Whereas a large body of research has focused on the development of children as learners, relatively little research has focused on the development of children as teachers. Moreover, even less research has focused on the potential cognitive mechanisms associated with high-quality teaching. Here, we review evidence that children’s selective teaching is associated with at least three cognitive skills: the ability to represent mental states, the ability to infer mental states in real-time, as well as executive function skills. We note potential (...) cultural differences in children’s teaching and highlight the need for future research. (shrink)
Human culture is uniquely complex compared to other species. This complexity stems from the accumulation of culture over time through high- and low-fidelity transmission and innovation. One possible reason for why humans retain and create culture, is our ability to modulate teaching strategies in order to foster learning and innovation. We argue that teaching is more diverse, flexible, and complex in humans than in other species. This particular characteristic of human teaching rather than teaching itself is one of the reasons (...) for human’s incredible capacity for cumulative culture. That is, humans unlike other species can signal to learners whether the information they are teaching can or cannot be modified. As a result teaching in humans can be used to support high or low fidelity transmission, innovation, and ultimately, cumulative culture. (shrink)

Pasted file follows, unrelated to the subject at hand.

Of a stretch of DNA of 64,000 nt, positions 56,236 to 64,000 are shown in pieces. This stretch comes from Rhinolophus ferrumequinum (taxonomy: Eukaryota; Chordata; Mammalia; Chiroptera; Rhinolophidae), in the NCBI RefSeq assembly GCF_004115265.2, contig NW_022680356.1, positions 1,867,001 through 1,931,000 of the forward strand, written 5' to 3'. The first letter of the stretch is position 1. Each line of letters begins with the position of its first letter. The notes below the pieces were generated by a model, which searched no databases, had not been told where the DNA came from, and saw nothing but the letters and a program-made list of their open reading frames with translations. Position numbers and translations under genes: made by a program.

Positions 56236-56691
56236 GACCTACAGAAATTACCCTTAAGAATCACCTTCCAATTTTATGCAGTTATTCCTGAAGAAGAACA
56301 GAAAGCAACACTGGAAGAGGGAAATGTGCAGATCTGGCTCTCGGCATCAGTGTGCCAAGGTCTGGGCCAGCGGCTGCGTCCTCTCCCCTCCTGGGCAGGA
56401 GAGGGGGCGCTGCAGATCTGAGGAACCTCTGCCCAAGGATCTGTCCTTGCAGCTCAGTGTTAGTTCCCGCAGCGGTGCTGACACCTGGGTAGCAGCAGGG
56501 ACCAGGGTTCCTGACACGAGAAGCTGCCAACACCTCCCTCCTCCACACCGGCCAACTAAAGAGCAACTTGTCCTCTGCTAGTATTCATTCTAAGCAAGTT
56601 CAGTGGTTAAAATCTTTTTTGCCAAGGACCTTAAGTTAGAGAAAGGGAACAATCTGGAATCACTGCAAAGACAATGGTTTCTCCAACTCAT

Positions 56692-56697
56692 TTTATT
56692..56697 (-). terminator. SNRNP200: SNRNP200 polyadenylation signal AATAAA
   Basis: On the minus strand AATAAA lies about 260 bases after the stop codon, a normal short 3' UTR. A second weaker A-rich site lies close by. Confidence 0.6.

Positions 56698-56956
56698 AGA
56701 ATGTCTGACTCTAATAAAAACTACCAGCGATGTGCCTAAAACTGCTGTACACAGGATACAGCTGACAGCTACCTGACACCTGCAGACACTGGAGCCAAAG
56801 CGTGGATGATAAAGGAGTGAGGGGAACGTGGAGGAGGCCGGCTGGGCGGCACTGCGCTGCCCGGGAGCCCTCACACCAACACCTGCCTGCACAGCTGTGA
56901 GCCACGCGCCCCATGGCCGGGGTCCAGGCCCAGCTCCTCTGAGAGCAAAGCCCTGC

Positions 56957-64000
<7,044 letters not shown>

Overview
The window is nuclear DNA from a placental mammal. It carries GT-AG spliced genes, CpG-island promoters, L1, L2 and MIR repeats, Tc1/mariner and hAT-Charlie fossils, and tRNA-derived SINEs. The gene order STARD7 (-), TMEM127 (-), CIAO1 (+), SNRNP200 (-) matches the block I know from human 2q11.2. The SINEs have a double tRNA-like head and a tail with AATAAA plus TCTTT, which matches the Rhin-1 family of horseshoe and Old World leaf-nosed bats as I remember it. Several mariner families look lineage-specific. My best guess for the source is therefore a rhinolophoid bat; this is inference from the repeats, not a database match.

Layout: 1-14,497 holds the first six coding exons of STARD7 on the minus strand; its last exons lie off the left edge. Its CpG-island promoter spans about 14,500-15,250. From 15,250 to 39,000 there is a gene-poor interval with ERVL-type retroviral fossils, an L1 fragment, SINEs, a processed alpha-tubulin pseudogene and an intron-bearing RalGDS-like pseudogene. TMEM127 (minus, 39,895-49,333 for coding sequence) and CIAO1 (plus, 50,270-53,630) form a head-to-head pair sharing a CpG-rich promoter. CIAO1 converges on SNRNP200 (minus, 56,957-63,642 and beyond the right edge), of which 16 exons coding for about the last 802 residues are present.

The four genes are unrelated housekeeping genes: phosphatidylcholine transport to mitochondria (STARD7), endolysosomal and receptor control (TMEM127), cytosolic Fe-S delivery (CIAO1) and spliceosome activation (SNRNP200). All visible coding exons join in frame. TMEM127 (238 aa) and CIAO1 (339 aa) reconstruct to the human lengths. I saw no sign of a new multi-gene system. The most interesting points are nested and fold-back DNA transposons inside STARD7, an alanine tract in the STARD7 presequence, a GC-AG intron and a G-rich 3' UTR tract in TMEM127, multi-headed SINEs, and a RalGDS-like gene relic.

Recent findings have shown that children’s teaching is guided by their evaluation of what a pupil does versus does not know. While children certainly teach to remedy a knowledge gap between themselves and a learner, we argue that children’s appraisal of the nature of the knowledge that they are seeking to convey and not just whether a knowledge gap exists plays an important role in children’s decision to transmit information. Specifically, we argue that children are more likely to transmit information (...) a pupil does not know in at least three cases: if that information is difficult for the learner to acquire on her own, generic rather than specific, and normative rather than descriptive. (shrink)
Osiurak and Reynaud argue that children are not a good methodological choice to examine cumulative technological culture. However, the paper ignores other current work that suggests that young children do display some aspects of creative problem-solving. We argue that using multiple methodologies and examining how technical-reasoning develops in children will provide crucial support for a cognitive approach to CTC.